The Hurricanes’ current three-day break between games, their first since before opening night at the RBC Center, couldn’t have come at a better time.
Not only is it a brief time out from their previous two games that saw them outscored by a combined total of 15-3, but it’s a rare chance to have tough practices designed to reinforce some of the elements they’ve been lacking.
“It’s difficult to take a team playing every second night, work on grinding defensive parts of the game and expect them to have anything left,” said coach Paul Maurice after Monday’s session, which was noticeably geared more towards that particular aspect. “Clearly it’s an area that we have failed in our last two games.”
The Canes really didn’t practice at all during a recent stretch in late October and early November, at one point going 12 days without hitting the ice for any extended period of time outside of games and pregame skates. They took this past Sunday off, practiced hard Monday and should do so again on Tuesday before they host Ottawa the following night.
“It’s nice to have a couple of days at home to be able to be on the ice together and work on things that will help our game and make us more consistent,” said Eric Staal.
That isn’t to say that Monday’s practice was over an hour of pure punishment, although it did feature plenty of skating and battling.
“We’ve seen so many times with young teams that if you crush them on their mistakes, then you will have a year of very difficult time,” said Maurice. “We have things we have to work on, but you have to be careful about taking the confidence out of your hockey club.”
When asked to point out the main differences between the last two games and the two prior to that against Edmonton and Florida, arguably two of their best this season, Staal, like Maurice, also cited the team’s defensive efforts.
“We’ve given up some chances that we shouldn’t with some of the puck decisions that we’re making, and right now they’re costing us and ending up as goals, not just chances against,” he said. “We’ll work at it here this week and look forward to playing Ottawa.”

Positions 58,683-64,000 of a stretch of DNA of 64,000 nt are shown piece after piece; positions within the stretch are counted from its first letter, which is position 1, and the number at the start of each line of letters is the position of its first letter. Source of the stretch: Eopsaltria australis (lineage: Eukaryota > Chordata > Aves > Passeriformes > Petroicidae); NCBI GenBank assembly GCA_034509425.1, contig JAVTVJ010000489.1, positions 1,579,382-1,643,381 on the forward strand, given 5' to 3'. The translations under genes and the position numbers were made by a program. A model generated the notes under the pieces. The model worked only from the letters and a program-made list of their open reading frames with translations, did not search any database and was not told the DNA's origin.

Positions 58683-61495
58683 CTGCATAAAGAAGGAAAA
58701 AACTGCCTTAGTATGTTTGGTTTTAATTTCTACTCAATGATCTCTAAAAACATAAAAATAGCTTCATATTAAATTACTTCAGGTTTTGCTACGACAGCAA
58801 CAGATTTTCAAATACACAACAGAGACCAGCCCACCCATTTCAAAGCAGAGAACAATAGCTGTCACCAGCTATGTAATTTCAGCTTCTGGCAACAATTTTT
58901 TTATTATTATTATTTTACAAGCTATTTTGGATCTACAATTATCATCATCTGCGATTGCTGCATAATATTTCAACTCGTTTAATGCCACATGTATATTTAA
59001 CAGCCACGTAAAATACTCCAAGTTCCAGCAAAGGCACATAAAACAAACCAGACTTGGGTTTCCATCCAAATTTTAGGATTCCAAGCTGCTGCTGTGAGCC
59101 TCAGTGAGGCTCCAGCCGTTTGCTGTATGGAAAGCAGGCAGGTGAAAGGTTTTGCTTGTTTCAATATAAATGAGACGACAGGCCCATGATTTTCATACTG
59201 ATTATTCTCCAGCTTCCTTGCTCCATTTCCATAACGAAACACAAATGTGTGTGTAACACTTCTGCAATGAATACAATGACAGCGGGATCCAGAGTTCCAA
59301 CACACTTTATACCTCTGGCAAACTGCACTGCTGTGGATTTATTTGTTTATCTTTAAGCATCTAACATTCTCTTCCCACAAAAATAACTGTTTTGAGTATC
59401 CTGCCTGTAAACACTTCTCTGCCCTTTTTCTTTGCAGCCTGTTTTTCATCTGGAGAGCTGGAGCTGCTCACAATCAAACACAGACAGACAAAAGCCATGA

To that point, Maurice said that goaltender Cam Ward has not been as sharp as he was earlier in the season, having been pulled midway through each of his last two starts and stopping just 27 of his last 35 shots against. Few of those can be placed directly on him, but he also hasn’t been covering mistakes the way his coach now expects him to.
“He’s learning what it’s like to have to be very good to great every night, but he is that good,” said Maurice. “There is pressure on him to do that.”
“I’m just like everybody else,” said Ward. “I’ve got to hold myself accountable and come up with the big saves.”
Short of making a call to Charlotte of the American Hockey League, the Canes have just one option for a lineup change, which they play to use Wednesday. Maurice said that Patrick O’Sullivan will play just his sixth game of the season and first since Oct. 30, with Jiri Tlusty expected to sit out.
“Sully has sat and watched enough hockey,” said Maurice. “I just have always wanted to make sure if we started taking guys out there was a reason for it.”
The move will bump Jussi Jokinen, who has been on the fourth line recently, back into the top nine. The versatile Finn had two assists in Montreal on Saturday and was one of just two Carolina players to emerge with a positive plus/minus rating (Tom Kostopoulos being the other).
Much like Sergei Samsonov before him, it seems that he has begun to earn his way back to a scoring role through hard work.
“Jokinen is an interesting guy,” said Maurice. “He did not get off to the start … with 30 goals he probably thought it would be a little different, but boy, I think he’s handled it well.”